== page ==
20 February 2014
Hon Mark McArdle the Qld Minister for Energy and Water Supply presented to an AWA Breakfast on 19 Feb 2014. http://wp.me/p2g64Q-2x The following is my understanding and commentary.
Strategy – The 30 yr Water Strategy is aimed at providing a blueprint with a clear vision for the Water Industry moving forward. It is intended that it will be renewed every five years and all identified actions will be reported to the public on a six month basis. It is currently being aligned with the draft State Plan and is expected to be released shortly with a consultation period, before coming into effect in July this year.
Growth – The QLD State plan calls for an increase in population of 3M people over the next 30 years. That plan looks to have 50% of that increase outside of South East Queensland. That will not be sustainable for the water sector. The growth rates can be achieved, but the majority of the growth will need to occur in the current SE, where the water infrastructure has been developed and substantial capacity exists. To provide for this level of growth outside the existing SE would required substantial investment by the regional Water Service Providers which would not be economically sustainable without government support.
Regional Water Development – Currently 2/3 of the State of QLD is under drought conditions. The federal government has expressed interest that the north of Australia becoming the food bowl of ASIA. This is not viable without a large degree of water resources infrastructure development in the north of QLD. Planning still needs to be undertaken but it is expected that any future large spending in the water sector in QLD will be federal money in these regional areas.
SEQ Water Development – Seqwater has commenced a two year planning strategy for the 30 year water needs for South East Queensland. Whilst the current SE water grid provides good security of supply, several components arose from poor planning practises during the Millennium Drought, resulting in higher than optimal costs. The planning during that period is currently the focus of a parliamentary enquiry due over the next couple of months.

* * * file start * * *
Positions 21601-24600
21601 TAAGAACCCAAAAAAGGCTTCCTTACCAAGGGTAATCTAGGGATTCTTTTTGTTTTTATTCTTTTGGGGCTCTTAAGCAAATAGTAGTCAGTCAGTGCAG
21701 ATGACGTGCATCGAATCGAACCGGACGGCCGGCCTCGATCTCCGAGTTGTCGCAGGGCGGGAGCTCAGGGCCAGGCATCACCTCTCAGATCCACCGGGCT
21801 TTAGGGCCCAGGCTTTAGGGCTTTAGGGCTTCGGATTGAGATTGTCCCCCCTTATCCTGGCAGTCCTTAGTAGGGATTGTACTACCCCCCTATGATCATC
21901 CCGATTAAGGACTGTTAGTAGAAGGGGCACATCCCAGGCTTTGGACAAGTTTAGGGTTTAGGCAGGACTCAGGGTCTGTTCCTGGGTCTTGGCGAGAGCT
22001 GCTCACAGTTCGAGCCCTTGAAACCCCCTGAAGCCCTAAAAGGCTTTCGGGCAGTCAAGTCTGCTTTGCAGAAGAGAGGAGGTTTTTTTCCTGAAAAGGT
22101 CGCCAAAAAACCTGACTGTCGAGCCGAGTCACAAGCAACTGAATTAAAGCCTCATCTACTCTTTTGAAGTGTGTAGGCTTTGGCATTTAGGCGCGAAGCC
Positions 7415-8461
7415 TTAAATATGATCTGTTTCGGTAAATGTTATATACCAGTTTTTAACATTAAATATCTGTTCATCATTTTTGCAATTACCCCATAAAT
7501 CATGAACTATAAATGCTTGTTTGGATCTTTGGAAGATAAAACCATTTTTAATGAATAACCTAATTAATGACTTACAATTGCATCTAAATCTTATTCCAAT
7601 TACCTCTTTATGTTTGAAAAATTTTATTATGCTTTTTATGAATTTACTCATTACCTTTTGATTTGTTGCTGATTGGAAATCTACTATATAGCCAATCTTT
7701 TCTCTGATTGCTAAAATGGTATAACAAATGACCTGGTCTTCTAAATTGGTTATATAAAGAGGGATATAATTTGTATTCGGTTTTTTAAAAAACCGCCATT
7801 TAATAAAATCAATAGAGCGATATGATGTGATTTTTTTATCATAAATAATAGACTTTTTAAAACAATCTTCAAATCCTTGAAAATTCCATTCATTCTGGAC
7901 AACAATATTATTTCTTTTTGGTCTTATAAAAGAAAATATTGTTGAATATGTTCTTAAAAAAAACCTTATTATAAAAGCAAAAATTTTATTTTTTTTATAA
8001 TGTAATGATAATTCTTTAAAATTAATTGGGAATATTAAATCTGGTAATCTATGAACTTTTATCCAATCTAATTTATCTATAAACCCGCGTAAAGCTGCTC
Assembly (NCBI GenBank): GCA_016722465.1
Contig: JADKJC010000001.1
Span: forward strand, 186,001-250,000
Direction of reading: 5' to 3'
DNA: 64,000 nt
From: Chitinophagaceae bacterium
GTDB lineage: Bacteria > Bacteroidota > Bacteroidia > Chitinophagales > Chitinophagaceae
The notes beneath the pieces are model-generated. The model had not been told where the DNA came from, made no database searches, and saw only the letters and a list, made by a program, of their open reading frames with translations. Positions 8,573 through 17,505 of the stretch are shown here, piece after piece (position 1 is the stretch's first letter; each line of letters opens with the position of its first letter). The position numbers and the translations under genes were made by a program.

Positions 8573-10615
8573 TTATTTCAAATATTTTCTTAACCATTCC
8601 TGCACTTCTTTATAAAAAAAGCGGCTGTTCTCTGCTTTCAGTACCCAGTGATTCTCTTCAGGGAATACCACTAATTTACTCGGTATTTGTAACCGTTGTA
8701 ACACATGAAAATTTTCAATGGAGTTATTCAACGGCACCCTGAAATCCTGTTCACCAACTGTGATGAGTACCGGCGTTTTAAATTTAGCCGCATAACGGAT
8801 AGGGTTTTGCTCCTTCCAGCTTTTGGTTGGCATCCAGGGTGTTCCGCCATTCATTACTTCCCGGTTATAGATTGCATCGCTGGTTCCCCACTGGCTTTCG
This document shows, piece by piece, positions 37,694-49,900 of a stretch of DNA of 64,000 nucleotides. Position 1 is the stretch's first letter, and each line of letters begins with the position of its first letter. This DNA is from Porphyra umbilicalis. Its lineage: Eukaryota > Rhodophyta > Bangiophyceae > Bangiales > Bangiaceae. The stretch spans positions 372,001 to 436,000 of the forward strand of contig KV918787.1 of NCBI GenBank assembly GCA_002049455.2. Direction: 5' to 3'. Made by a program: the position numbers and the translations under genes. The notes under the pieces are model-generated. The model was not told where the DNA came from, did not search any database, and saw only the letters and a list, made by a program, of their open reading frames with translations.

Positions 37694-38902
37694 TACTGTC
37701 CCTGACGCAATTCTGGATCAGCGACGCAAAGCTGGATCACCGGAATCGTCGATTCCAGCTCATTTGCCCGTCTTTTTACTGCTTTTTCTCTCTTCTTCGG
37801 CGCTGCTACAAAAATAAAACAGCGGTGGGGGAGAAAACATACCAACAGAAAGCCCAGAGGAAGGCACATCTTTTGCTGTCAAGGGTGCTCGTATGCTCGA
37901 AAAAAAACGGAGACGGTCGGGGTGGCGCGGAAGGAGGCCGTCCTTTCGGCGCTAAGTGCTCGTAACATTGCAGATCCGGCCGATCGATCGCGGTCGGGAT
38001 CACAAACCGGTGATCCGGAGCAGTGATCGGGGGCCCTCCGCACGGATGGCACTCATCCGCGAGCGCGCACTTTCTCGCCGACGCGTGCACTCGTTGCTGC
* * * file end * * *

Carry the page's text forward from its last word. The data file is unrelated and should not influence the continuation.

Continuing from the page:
Water Customers – The development of flexible communication style (think mobiles) charging plans is desirable for the water sector. Different user groups may need different quality & quantity of water, for different uses, at different rates. Examples may include high use gardening or agricultural users. The strategy will provide for hardship, set customer service standards and provide for the extension of the Water & Energy Ombudsman across the state.
Efficient Water Usage – The state plan calls for the doubling of farm output by 2040. This will require improvements to the water usages within the rural areas. There will be an expansion of “fit for purpose” water, including the reduction of the current “red tape” on recycled water schemes.
Responsible Water Management – Eight irrigation schemes are currently being returned to local control, with the expectation that they will have an improved management, at a lower cost. With the reduction of the “red tape” and the introduction of outcome based KPI’s for water service providers, concerns may arise as to appropriate measurement of “responsible water management”
Skills for the future – Appears to promote general management skills into the water sector. Skills such as Information & data management, economics and business management were mentioned. An expansion of the current Q-Wrap program, with the view to improve and share top management in regional areas was announced.
SMART Regulation & Private Sector Involvement – The continuation of catchment based approaches, the release of the current water services legislation and alterations to the recycled water regulations were mentioned as SMART regulations. Partnerships between government, water service providers and the private sector will be encouraged by the government, whilst recognising that they do not have jurisdiction across many of these relationships.
Innovative Technologies – Several technology based innovations were mentioned including smart meters. The formation of a Industry Lead Innovation Panel was announced.
Whilst no new unexpected issues were announced by the Minister, the 30 yr Water Strategy now appears to be aligned with the state plan and reported through six monthly action plans. Much of the plan will be rural and regional area based with less impact on the urban water sector. The success or failure of the plan will be determine by the implementation plan and the allocation of responsibility across government, water service providers and the industry as a whole. We wait with anticipation the release of the strategy.
This review was prepared by David Nixon of Better Managed, Management Consultants to the Water Industry and chair of AWA’s QLD policy and strategy committee. They are David’s views only which he would be happy to discuss. Davidn@bettermanaged.com.au